naraht: (Default)
[personal profile] naraht
I have a bunch of books out of the library now so there's more where this came from...

Website: The Trials of Oscar Wilde
Includes some of Wilde's love letters, significant excerpts from his trials, and other resources.

A quote from his testimony in the first criminal trial:

G--What is the "Love that dare not speak its name"?

W--"The Love that dare not speak its name" in this century is such a great affection of an elder for a younger man as there was between David and Jonathan, such as Plato made the very basis of his philosophy, and such as you find in the sonnets of Michelangelo and Shakespeare. It is that deep, spiritual affection that is as pure as it is perfect. It dictates and pervades great works of art like those of Shakespeare and Michelangelo, and those two letters of mine, such as they are. It is in this century misunderstood, so much misunderstood that it may be described as the "Love that dare not speak its name," and on account of it I am placed where I am now. It is beautiful, it is fine, it is the noblest form of affection. There is nothing unnatural about it. It is intellectual, and it repeatedly exists between an elder and a younger man, when the elder man has intellect, and the younger man has all the joy, hope and glamour of life before him. That it should be so the world does not understand. The world mocks at it and sometimes puts one in the pillory for it.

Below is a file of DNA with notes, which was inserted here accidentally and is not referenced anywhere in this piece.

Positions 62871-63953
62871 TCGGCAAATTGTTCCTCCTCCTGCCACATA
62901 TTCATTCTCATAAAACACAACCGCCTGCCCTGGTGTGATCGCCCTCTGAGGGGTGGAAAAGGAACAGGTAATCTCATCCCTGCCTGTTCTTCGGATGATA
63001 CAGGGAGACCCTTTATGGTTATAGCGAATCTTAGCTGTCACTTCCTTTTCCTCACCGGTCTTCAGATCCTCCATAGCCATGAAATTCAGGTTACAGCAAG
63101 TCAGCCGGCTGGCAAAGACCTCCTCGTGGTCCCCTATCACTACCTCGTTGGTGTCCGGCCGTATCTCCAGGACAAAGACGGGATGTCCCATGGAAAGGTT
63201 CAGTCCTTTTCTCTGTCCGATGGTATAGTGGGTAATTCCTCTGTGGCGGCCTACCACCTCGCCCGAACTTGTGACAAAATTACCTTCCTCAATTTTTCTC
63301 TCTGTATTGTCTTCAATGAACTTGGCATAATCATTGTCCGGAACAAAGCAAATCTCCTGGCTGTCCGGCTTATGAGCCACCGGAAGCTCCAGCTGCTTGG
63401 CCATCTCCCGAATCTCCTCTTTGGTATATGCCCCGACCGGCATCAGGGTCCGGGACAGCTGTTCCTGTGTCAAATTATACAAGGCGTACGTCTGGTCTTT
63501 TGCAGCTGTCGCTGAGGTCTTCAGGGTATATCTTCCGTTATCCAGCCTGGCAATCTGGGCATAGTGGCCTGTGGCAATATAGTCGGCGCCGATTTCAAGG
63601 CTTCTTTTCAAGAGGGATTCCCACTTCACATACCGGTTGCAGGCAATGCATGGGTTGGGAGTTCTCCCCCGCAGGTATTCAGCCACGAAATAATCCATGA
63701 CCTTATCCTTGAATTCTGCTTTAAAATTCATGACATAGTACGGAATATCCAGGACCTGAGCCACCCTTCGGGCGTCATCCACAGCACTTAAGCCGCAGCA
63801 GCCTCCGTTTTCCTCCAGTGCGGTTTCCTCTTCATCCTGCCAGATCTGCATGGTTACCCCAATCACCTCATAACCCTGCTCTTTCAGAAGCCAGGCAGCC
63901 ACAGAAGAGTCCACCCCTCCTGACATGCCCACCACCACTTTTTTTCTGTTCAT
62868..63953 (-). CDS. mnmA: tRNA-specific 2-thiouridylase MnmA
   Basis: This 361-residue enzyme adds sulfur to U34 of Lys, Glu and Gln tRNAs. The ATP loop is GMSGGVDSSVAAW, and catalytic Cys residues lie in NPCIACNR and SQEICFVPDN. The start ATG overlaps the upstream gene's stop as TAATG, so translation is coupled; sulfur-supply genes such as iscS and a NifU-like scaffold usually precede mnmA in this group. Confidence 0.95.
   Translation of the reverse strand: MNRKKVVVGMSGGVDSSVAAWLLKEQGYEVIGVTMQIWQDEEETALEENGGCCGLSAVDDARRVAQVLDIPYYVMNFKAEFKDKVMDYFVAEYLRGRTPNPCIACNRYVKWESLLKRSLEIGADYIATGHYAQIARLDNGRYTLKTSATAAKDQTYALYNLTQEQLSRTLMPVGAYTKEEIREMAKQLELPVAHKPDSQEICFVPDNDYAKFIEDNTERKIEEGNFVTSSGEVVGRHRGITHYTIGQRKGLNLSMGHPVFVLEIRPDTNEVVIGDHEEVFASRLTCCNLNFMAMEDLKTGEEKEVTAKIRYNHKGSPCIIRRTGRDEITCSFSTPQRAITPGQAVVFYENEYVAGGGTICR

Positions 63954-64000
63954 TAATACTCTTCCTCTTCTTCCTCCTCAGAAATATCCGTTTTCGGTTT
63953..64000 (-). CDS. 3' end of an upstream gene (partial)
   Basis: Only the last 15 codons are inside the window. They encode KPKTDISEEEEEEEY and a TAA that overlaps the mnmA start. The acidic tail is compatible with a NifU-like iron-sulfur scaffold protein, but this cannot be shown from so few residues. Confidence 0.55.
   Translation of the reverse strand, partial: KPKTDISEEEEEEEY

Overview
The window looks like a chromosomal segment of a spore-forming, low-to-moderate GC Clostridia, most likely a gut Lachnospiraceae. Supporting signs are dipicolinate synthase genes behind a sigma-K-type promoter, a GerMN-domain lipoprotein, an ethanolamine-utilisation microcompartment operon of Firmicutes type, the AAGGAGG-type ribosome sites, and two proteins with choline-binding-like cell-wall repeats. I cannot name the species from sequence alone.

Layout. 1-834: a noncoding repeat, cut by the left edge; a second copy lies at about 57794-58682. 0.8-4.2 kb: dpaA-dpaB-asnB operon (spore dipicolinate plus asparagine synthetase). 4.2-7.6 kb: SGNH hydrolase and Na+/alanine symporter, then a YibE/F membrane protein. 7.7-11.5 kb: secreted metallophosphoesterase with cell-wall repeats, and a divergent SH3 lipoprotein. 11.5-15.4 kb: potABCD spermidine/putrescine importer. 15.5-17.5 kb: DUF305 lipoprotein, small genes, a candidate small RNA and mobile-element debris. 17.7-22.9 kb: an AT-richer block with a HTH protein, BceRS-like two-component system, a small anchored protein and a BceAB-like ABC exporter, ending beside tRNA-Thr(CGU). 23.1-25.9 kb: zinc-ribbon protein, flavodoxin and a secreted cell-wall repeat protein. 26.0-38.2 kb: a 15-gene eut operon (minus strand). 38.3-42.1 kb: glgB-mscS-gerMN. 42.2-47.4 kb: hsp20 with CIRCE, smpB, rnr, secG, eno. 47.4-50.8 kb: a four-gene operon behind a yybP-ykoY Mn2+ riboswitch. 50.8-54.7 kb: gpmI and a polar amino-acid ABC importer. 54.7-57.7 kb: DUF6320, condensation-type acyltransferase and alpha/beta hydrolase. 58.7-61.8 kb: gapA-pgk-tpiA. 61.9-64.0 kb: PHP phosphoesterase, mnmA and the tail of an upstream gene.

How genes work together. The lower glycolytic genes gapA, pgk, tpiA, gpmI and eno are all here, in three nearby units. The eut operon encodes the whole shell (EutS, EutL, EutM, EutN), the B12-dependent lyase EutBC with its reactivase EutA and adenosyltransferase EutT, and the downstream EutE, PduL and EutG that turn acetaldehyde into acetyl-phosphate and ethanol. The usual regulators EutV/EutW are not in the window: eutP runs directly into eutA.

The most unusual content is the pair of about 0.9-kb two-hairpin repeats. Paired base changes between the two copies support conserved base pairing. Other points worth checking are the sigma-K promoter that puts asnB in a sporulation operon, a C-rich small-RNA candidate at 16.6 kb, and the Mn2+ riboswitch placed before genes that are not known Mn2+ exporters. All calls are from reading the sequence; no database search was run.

Interesting to note that Holmes/Watson *doesn't* quite fit his definition...

Merlin Holland. The Real Trial of Oscar Wilde
Haven't read this yet but it's the full, uncensored transcript of the libel trial. Looks to be very useful.

Karl Beckson. London in the 1890s: A Cultural History.
Not an academic book but a good general guide to the major cultural and literary currents of the period. Includes chapters on socialism, prostitution, the New Woman, the cult of Wagner, the occult, and so on. Particularly relevant to this community's interests, there are also chapters on: Decadence, the Uranians, and Wilde's trials.

An interesting passage: